Merriman v. Telander et al

Filing 10

FINDINGS and RECOMMENDATIONS; ORDER signed by Magistrate Judge Edmund F. Brennan on 2/21/17 DIRECTING PLAINTIFF TO SUBMIT SERVICE DOCUMENTS and USM-285 Forms within 30 days. Service is appropriate for Blain, Coffin, Farris, Jerusik, Kentner, Romano, James Telander, Wallis. All other claims and defendants are dismissed with leave to amend within 30 days of service of this order. Plaintiff is not obligated to amend his complaint. Clerk to send plaintiff: 1 Summons, 8 USM-285 Forms, and 1 copy of t he Amended Complaint filed on 9/27/16. Plaintiff's 3 Motion to Proceed IFP is GRANTED. Plaintiff shall pay the statutory filing fee of $350. It is RECOMMENDED that plaintiff's motion for a preliminary injunction (ECF No. 2 ) be denied. Referred to Judge John A. Mendez; Objections to F&R due within 14 days.(Dillon, M)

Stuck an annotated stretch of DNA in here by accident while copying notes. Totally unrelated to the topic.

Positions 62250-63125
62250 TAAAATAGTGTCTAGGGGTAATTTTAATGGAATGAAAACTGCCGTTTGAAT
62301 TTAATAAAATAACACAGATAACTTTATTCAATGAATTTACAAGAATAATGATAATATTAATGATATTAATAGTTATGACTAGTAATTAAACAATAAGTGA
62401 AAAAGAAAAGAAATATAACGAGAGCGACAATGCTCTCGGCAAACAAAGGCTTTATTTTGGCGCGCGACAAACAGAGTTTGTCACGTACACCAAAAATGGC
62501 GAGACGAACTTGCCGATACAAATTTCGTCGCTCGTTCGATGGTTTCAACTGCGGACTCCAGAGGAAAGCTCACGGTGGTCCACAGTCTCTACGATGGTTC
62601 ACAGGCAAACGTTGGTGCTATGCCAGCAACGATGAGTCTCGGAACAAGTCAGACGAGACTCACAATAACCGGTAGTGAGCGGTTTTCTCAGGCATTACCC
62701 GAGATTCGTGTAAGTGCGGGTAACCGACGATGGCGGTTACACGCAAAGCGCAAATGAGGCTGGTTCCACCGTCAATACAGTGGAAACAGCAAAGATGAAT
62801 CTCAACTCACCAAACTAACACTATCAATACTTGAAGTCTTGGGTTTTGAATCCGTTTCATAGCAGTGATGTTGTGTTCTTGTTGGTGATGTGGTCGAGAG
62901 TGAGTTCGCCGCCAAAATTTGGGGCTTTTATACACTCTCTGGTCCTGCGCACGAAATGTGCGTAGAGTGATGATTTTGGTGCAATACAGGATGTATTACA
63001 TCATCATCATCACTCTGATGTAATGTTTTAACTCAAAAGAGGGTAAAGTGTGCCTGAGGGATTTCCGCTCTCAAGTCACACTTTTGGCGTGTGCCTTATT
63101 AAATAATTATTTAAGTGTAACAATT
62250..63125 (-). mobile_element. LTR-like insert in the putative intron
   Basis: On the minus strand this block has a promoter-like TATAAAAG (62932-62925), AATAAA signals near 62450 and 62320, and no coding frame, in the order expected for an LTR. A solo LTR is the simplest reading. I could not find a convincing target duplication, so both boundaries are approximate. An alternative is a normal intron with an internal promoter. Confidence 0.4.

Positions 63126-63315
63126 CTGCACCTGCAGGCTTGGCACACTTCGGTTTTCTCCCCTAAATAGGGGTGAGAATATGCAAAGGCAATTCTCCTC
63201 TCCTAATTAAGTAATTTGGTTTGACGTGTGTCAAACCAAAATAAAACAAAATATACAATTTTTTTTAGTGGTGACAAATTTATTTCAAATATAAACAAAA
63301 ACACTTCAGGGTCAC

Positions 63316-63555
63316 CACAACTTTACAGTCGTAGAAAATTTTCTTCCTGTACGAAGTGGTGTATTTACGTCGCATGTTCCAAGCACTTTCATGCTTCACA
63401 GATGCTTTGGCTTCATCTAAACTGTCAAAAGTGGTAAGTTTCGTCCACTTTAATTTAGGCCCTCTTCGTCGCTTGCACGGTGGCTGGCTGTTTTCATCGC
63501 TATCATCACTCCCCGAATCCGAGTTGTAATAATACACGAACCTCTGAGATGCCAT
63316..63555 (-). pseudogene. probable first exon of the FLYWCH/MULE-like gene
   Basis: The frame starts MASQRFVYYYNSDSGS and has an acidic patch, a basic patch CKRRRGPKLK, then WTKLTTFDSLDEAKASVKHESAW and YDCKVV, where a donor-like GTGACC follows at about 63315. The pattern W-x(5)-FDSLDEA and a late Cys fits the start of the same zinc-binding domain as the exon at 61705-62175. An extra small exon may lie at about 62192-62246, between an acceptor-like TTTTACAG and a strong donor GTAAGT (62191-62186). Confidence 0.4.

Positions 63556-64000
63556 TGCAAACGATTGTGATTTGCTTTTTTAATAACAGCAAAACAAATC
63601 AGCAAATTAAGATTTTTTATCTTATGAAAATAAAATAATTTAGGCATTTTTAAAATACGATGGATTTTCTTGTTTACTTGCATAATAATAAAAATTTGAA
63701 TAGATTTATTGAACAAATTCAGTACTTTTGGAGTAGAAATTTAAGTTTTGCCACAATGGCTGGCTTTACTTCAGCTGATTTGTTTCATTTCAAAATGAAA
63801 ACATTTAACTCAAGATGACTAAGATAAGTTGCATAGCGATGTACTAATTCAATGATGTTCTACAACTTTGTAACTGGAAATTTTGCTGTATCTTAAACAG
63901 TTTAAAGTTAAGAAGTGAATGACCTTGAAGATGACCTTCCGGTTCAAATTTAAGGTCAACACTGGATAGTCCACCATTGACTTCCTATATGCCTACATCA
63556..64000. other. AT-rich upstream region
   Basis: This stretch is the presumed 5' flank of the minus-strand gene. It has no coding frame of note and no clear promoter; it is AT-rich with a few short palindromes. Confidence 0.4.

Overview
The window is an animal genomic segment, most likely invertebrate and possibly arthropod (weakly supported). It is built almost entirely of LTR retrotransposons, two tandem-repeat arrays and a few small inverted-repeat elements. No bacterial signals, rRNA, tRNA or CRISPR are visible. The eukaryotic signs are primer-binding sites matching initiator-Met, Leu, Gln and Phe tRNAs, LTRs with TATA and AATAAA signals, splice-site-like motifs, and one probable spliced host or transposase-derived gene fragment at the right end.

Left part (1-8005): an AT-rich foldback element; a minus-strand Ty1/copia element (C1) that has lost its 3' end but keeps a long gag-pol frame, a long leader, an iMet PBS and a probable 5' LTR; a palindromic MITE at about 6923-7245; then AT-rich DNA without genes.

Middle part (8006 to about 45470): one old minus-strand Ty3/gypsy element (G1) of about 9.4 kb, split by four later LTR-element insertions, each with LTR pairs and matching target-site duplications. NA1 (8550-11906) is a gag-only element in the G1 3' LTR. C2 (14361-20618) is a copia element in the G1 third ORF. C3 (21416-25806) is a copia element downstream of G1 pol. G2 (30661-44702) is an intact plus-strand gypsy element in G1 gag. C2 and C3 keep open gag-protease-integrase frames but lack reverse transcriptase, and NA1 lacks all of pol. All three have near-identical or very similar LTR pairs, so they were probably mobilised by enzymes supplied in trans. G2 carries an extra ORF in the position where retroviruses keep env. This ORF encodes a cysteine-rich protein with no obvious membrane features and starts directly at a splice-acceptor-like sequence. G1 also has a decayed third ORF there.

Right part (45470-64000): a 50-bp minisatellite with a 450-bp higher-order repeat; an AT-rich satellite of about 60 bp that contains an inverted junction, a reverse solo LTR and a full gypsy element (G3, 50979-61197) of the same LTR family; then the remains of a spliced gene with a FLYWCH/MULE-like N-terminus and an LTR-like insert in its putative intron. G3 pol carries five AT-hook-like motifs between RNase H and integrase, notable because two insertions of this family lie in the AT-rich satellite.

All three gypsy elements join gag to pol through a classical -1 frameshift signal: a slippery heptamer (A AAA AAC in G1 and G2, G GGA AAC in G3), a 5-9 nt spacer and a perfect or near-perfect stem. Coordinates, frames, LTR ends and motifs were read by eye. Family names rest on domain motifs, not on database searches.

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1 2 3 4 5 6 7 UNITED STATES DISTRICT COURT 8 FOR THE EASTERN DISTRICT OF CALIFORNIA 9 10 DOMINIQUE MERRIMAN, 11 Plaintiff, 12 13 No. 2:16-cv-2030-JAM-EFB P v. JAMES TELANDER, et al., 14 ORDER GRANTING IFP AND SCREENING COMPLAINT PURSUANT TO 28 U.S.C. § 1915A AND RECOMMENDATION TO DENY MOTION FOR INJUNCTIVE RELIEF Defendants. 15 Plaintiff is a state prisoner proceeding without counsel in an action brought under 42 16 17 U.S.C. § 1983. He seeks leave to proceed in forma pauperis pursuant to 28 U.S.C. § 1915 and 18 has filed a motion for a preliminary injunction. 19 I. Request to Proceed In Forma Pauperis Plaintiff’s application makes the showing required by 28 U.S.C. § 1915(a)(1) and (2). 20 21 Accordingly, by separate order, the court directs the agency having custody of plaintiff to collect 22 and forward the appropriate monthly payments for the filing fee as set forth in 28 U.S.C. 23 § 1915(b)(1) and (2). 24 II. Screening Requirement and Standards 25 Federal courts must engage in a preliminary screening of cases in which prisoners seek 26 redress from a governmental entity or officer or employee of a governmental entity. 28 U.S.C. 27 § 1915A(a). The court must identify cognizable claims or dismiss the complaint, or any portion 28 of the complaint, if the complaint “is frivolous, malicious, or fails to state a claim upon which 1 1 relief may be granted,” or “seeks monetary relief from a defendant who is immune from such 2 relief.” Id. § 1915A(b). 3 A pro se plaintiff, like other litigants, must satisfy the pleading requirements of Rule 8(a) 4 of the Federal Rules of Civil Procedure. Rule 8(a)(2) “requires a complaint to include a short and 5 plain statement of the claim showing that the pleader is entitled to relief, in order to give the 6 defendant fair notice of what the claim is and the grounds upon which it rests.” Bell Atl. Corp. v. 7 Twombly, 550 U.S. 544, 554, 562-563 (2007) (citing Conley v. Gibson, 355 U.S. 41 (1957)). 8 While the complaint must comply with the “short and plaint statement” requirements of Rule 8, 9 its allegations must also include the specificity required by Twombly and Ashcroft v. Iqbal, 556 10 U.S. 662, 679 (2009). 11 To avoid dismissal for failure to state a claim a complaint must contain more than “naked 12 assertions,” “labels and conclusions” or “a formulaic recitation of the elements of a cause of 13 action.” Twombly, 550 U.S. at 555-557. In other words, “[t]hreadbare recitals of the elements of 14 a cause of action, supported by mere conclusory statements do not suffice.” Iqbal, 556 U.S. at 15 678. 16 Furthermore, a claim upon which the court can grant relief must have facial plausibility. 17 Twombly, 550 U.S. at 570. “A claim has facial plausibility when the plaintiff pleads factual 18 content that allows the court to draw the reasonable inference that the defendant is liable for the 19 misconduct alleged.” Iqbal, 556 U.S. at 678. When considering whether a complaint states a 20 claim upon which relief can be granted, the court must accept the allegations as true, Erickson v. 21 Pardus, 551 U.S. 89 (2007), and construe the complaint in the light most favorable to the 22 plaintiff, see Scheuer v. Rhodes, 416 U.S. 232, 236 (1974). 23 III. Screening Order 24 Liberally construed, and for the limited purposes of § 1915A screening, the second 25 amended complaint1 states potentially cognizable Eighth Amendment claims of deliberate 26 27 28 1 Plaintiff has filed three complaints in this action. ECF Nos 1, 5, & 8. In screening this action, the court looks exclusively to the most recent second amended complaint (ECF No. 8). See Hal Roach Studios, Inc. v. Richard Feiner & Co., 896 F.2d 1542, 1546 (9th Cir. 1989) (holding that an amended pleading supersedes the original). 2 1 indifference to mental health needs against defendants Kentner, Romano, Blain, Jerusik, Wallis, 2 Telander, Farris, and Coffin, all of whom allegedly refused to provide plaintiff with 3 medical/mental health treatment in response to plaintiff’s threats of self-harm, notwithstanding 4 plaintiff’s history of attempted suicide. As discussed below, the other named defendants and 5 claims are dismissed with leave to amend for failure to state a claim and/or improper joinder. 6 First, the complaint fails to state a cognizable claim against defendants Lowry, Yanez, 7 Pickering, or Carr.2 To state a claim under § 1983, a plaintiff must allege: (1) the violation of a 8 federal constitutional or statutory right; and (2) that the violation was committed by a person 9 acting under the color of state law. See West v. Atkins, 487 U.S. 42, 48 (1988); Jones v. Williams, 10 297 F.3d 930, 934 (9th Cir. 2002). An individual defendant is not liable on a civil rights claim 11 unless the facts establish the defendant’s personal involvement in the constitutional deprivation or 12 a causal connection between the defendant’s wrongful conduct and the alleged constitutional 13 deprivation. See Hansen v. Black, 885 F.2d 642, 646 (9th Cir. 1989); Johnson v. Duffy, 588 F.2d 14 740, 743-44 (9th Cir. 1978). Plaintiff may not sue any official on the theory that the official is 15 liable for the unconstitutional conduct of his or her subordinates. Ashcroft v. Iqbal, 556 U.S. 662, 16 679 (2009). He must identify the particular person or persons who violated his rights. He must 17 also plead facts showing how that particular person was involved in the alleged violation. 18 Although the Federal Rules adopt a flexible pleading policy, plaintiff must allege with at least 19 some degree of particularity overt acts which defendants engaged in that support plaintiff’s claim. 20 Jones v. Community Redev. Agency, 733 F.2d 646, 649 (9th Cir. 1984). Here, plaintiff names 21 Lowry and Yanez as defendants, but includes no factual allegations against them. He also names 22 Pickering, and Carr as defendants, but includes only a conclusory allegation that they “refused to 23 abide by CDC’s policy to provide adequate medical and mental health services.” ECF No. 8 at 24 13. Plaintiff may not proceed on any claims against these defendants because the complaint fails 25 to adequately link them to any federal constitutional or statutory violation of his rights. 26 27 28 2 In addition, the complaint improperly names “Mule Creek Medical Staff” and “Mule Creek Correctional Staff” as defendants. Unknown persons cannot be served with process until they are identified by their real names and that the court will not investigate the names and identities of unnamed defendants 3 1 Second, plaintiff improperly asserts claims that are unrelated to the potentially cognizable 2 Eighth Amendment claims he asserts against defendants Kentner, Romano, Blain, Jerusik, Wallis, 3 Telander, Farris, and Coffin. Specifically, the complaint alleges: (1) that on October 29, 2015, 4 plaintiff was subjected to an unreasonable body cavity search; and (2) that on February 25, 2016, 5 a laptop computer containing plaintiff’s personal information was stolen from the vehicle of a 6 medical employee. The Federal Rules of Civil Procedure do not allow a claimant to raise 7 unrelated claims against different defendants in a single action. Instead, a plaintiff may add 8 multiple parties where the asserted right to relief arises out of the same transaction or occurrence 9 and a common question of law or fact will arise in the action. See Fed. R. Civ. P. 20(a)(2). These 10 unrelated claims, which involve different defendants, must be brought in separate lawsuits.3 11 Third, plaintiff fails to state a cognizable Eighth Amendment deliberate indifference claim 12 against defendant Ivey, plaintiff’s primary mental health doctor. ECF No. 8 at 9. Plaintiff claims 13 that during one of their sessions, when plaintiff was having difficulty communicating due to 14 depression and anxiety, Ivey became frustrated and told plaintiff, “I can’t take you seriously.” Id. 15 This isolated remark, without more, is not enough to demonstrate deliberate indifference to 16 plaintiff’s serious mental health needs in violation of the Eighth Amendment. 17 To succeed on an Eighth Amendment claim predicated on the denial of medical care, a 18 plaintiff must establish that he had a serious medical need and that the defendant’s response to 19 that need was deliberately indifferent. Jett v. Penner, 439 F.3d 1091, 1096 (9th Cir. 2006); see 20 also Estelle v. Gamble, 429 U.S. 97, 106 (1976). A serious medical need exists if the failure to 21 treat the condition could result in further significant injury or the unnecessary and wanton 22 23 24 25 26 27 28 3 A plaintiff may properly assert multiple claims against a single defendant. Fed. Rule Civ. P. 18. In addition, a plaintiff may join multiple defendants in one action where “any right to relief is asserted against them jointly, severally, or in the alternative with respect to or arising out of the same transaction, occurrence, or series of transactions and occurrences” and “any question of law or fact common to all defendants will arise in the action.” Fed. R. Civ. P. 20(a)(2). Unrelated claims against different defendants must be pursued in separate lawsuits. See George v. Smith, 507 F.3d 605, 607 (7th Cir. 2007). This rule is intended “not only to prevent the sort of morass [a multiple claim, multiple defendant] suit produce[s], but also to ensure that prisoners pay the required filing fees – for the Prison Litigation Reform Act limits to 3 the number of frivolous suits or appeals that any prisoner may file without prepayment of the required fees. 28 U.S.C. § 1915(g).” Id. 4 1 infliction of pain. Jett, 439 F.3d at 1096. Deliberate indifference may be shown by the denial, 2 delay or intentional interference with medical treatment or by the way in which medical care is 3 provided. Hutchinson v. United States, 838 F.2d 390, 394 (9th Cir. 1988). 4 To act with deliberate indifference, a prison official must both be aware of facts from 5 which the inference could be drawn that a substantial risk of serious harm exists, and he must also 6 draw the inference. Farmer v. Brennan, 511 U.S. 825, 837 (1994). Thus, a defendant is liable if 7 he knows that plaintiff faces “a substantial risk of serious harm and disregards that risk by failing 8 to take reasonable measures to abate it.” Id. at 847. A physician need not fail to treat an inmate 9 altogether in order to violate that inmate’s Eighth Amendment rights. Ortiz v. City of Imperial, 10 884 F.2d 1312, 1314 (9th Cir. 1989). A failure to competently treat a serious medical condition, 11 even if some treatment is prescribed, may constitute deliberate indifference in a particular case. 12 Id. 13 It is important to differentiate common law negligence claims of malpractice from claims 14 predicated on violations of the Eight Amendment’s prohibition of cruel and unusual punishment. 15 In asserting the latter, “[m]ere ‘indifference,’ ‘negligence,’ or ‘medical malpractice’ will not 16 support this cause of action.” Broughton v. Cutter Laboratories, 622 F.2d 458, 460 (9th Cir. 17 1980) (citing Estelle v. Gamble, 429 U.S. 97, 105-106 (1976); see also Toguchi v. Chung, 391 18 F.3d 1051, 1057 (9th Cir. 2004)). 19 Based on the foregoing, plaintiff may either proceed only on the potentially cognizable 20 Eighth Amendment claims against defendants Kentner, Romano, Blain, Jerusik, Wallis, Telander, 21 Farris, and Coffin identified above or he may amend his complaint to attempt to cure the 22 complaint’s deficiencies. Plaintiff is not obligated to amend his complaint. 23 Any amended complaint must identify as a defendant only persons who personally 24 participated in a substantial way in depriving him of a federal constitutional right. Johnson v. 25 Duffy, 588 F.2d 740, 743 (9th Cir. 1978) (a person subjects another to the deprivation of a 26 constitutional right if he does an act, participates in another’s act or omits to perform an act he is 27 legally required to do that causes the alleged deprivation). 28 ///// 5 1 It must also contain a caption including the names of all defendants. Fed. R. Civ. P. 10(a). 2 Plaintiff may not change the nature of this suit by alleging new, unrelated claims. George 3 v. Smith, 507 F.3d 605, 607 (7th Cir. 2007). 4 Any amended complaint must be written or typed so that it so that it is complete in itself 5 without reference to any earlier filed complaint. E.D. Cal. L.R. 220. This is because an amended 6 complaint supersedes any earlier filed complaint, and once an amended complaint is filed, the 7 earlier filed complaint no longer serves any function in the case. See Forsyth v. Humana, 114 8 F.3d 1467, 1474 (9th Cir. 1997) (the “‘amended complaint supersedes the original, the latter 9 being treated thereafter as non-existent.’”) (quoting Loux v. Rhay, 375 F.2d 55, 57 (9th Cir. 10 1967)). 11 The court cautions plaintiff that failure to comply with the Federal Rules of Civil 12 Procedure, this court’s Local Rules, or any court order may result in this action being dismissed. 13 See E.D. Cal. Local Rule 110. 14 IV. 15 Motion for Preliminary Injunction Plaintiff seeks a preliminary injunction in the form of a court order that would prevent 16 defendants Ivey and Jerusik from being assigned to plaintiff as his primary case manager or 17 clinician. ECF No. 2. However, he fails to meet the minimum threshold for merit to satisfy the 18 standard for a preliminary injunction.4 At an irreducible minimum, he must demonstrate that 19 there is at least a fair chance of success on the merits. Johnson v. California State Board of 20 Accountancy, 72 F.3d 1427, 1430, 1433 (9th Cir. 1995); Sports Form, Inc. v. United Press 21 International, 686 F.2d 750, 753 (9th Cir. 1982). As discussed above, the claim against 22 defendant Ivey is dismissed, and although the complaint states a potentially cognizable claim 23 against defendant Jerusik, plaintiff has not shown any likelihood of success on the merits of that 24 4 25 26 27 28 A preliminary injunction represents the exercise of a far reaching power not to be indulged except in a case clearly warranting it. Dymo Indus. v. Tapeprinter, Inc., 326 F.2d 141, 143 (9th Cir.1964). The moving party must prove that he is likely to succeed on the merits, that he is likely to suffer irreparable harm in the absence of preliminary relief, that the balance of equities tips in his favor, and that an injunction is in the public interest. Stormans, Inc. v. Selecky, 586 F.3d 1109, 1127 (9th Cir.2009) (citing Winter v. Natural Res. Def. Council, Inc., ––– U.S. –– ––, 129 S.Ct. 365, 375–76, 172 L.Ed.2d 249 (2008)). 6 1 2 3 claim. Accordingly, plaintiff’s motion must be denied. V. Summary of Order Accordingly, IT IS HEREBY ORDERED that: 4 1. Plaintiff’s request to proceed in forma pauperis (ECF No. 3) is granted. 5 2. Plaintiff shall pay the statutory filing fee of $350. All payments shall be collected 6 in accordance with the notice to the California Department of Corrections and 7 Rehabilitation filed concurrently herewith. 8 9 3. The allegations in the pleading are sufficient to state potentially cognizable Eighth Amendment claims of deliberate indifference to mental health needs against 10 defendants Kentner, Romano, Blain, Jerusik, Wallis, Telander, Farris, and Coffin. 11 All other claims and defendants are dismissed with leave to amend within 30 days 12 of service of this order. Plaintiff is not obligated to amend his complaint. 13 4. With this order the Clerk of the Court shall provide to plaintiff a blank summons, a 14 copy of the September 27, 2016 second amended complaint, eight USM-285 forms 15 and instructions for service of process on defendants Kentner, Romano, Blain, 16 Jerusik, Wallis, Telander, Farris, and Coffin. Within 30 days of service of this 17 order plaintiff may return the attached Notice of Submission of Documents with 18 the completed summons, the completed USM-285 forms, and nine copies of the 19 endorsed complaint. The court will transmit them to the United States Marshal for 20 service of process pursuant to Rule 4 of the Federal Rules of Civil Procedure. 21 Defendants will be required to respond to plaintiff’s allegations within the 22 deadlines stated in Rule 12(a)(1) of the Federal Rules of Civil Procedure. 23 24 25 26 5. Failure to comply with this order may result in a recommendation that this action be dismissed. Further, IT IS HEREBY RECOMMENDED that plaintiff’s motion for a preliminary injunction (ECF No. 2) be denied. 27 These findings and recommendations are submitted to the United States District Judge 28 assigned to the case, pursuant to the provisions of 28 U.S.C. § 636(b)(l). Within fourteen days 7 1 after being served with these findings and recommendations, any party may file written 2 objections with the court and serve a copy on all parties. Such a document should be captioned 3 “Objections to Magistrate Judge’s Findings and Recommendations.” Failure to file objections 4 within the specified time may waive the right to appeal the District Court’s order. Turner v. 5 Duncan, 158 F.3d 449, 455 (9th Cir. 1998); Martinez v. Ylst, 951 F.2d 1153 (9th Cir. 1991). 6 Dated: February 21, 2017. 7 8 9 10 11 12 13 14 15 16 17 18 19 20 21 22 23 24 25 26 27 28 8 1 2 3 4 5 6 UNITED STATES DISTRICT COURT 7 FOR THE EASTERN DISTRICT OF CALIFORNIA 8 9 DOMINIQUE MERRIMAN, 10 Plaintiff, 11 12 No. 2:16-cv-2030-JAM-EFB P v. NOTICE OF SUBMISSION OF DOCUMENTS JAMES TELANDER, et al., 13 Defendants. 14 In accordance with the court’s Screening Order, plaintiff hereby elects to: 15 (1) ______ proceed only with the claims identified in the Screening Order as 16 potentially cognizable Eighth Amendment claims of deliberate indifference to mental health 17 needs against defendants Kentner, Romano, Blain, Jerusik, Wallis, Telander, Farris, and Coffin, 18 and submits the following documents: 19 1 completed summons form 8 completed forms USM-285 9 copies of the September 27, 2016 second amended complaint 20 21 22 OR 23 (2) ______ delay serving any defendant and files an amended complaint in accordance 24 with the court’s Screening Order. 25 Dated: _________________________________ 26 Plaintiff 27 28 9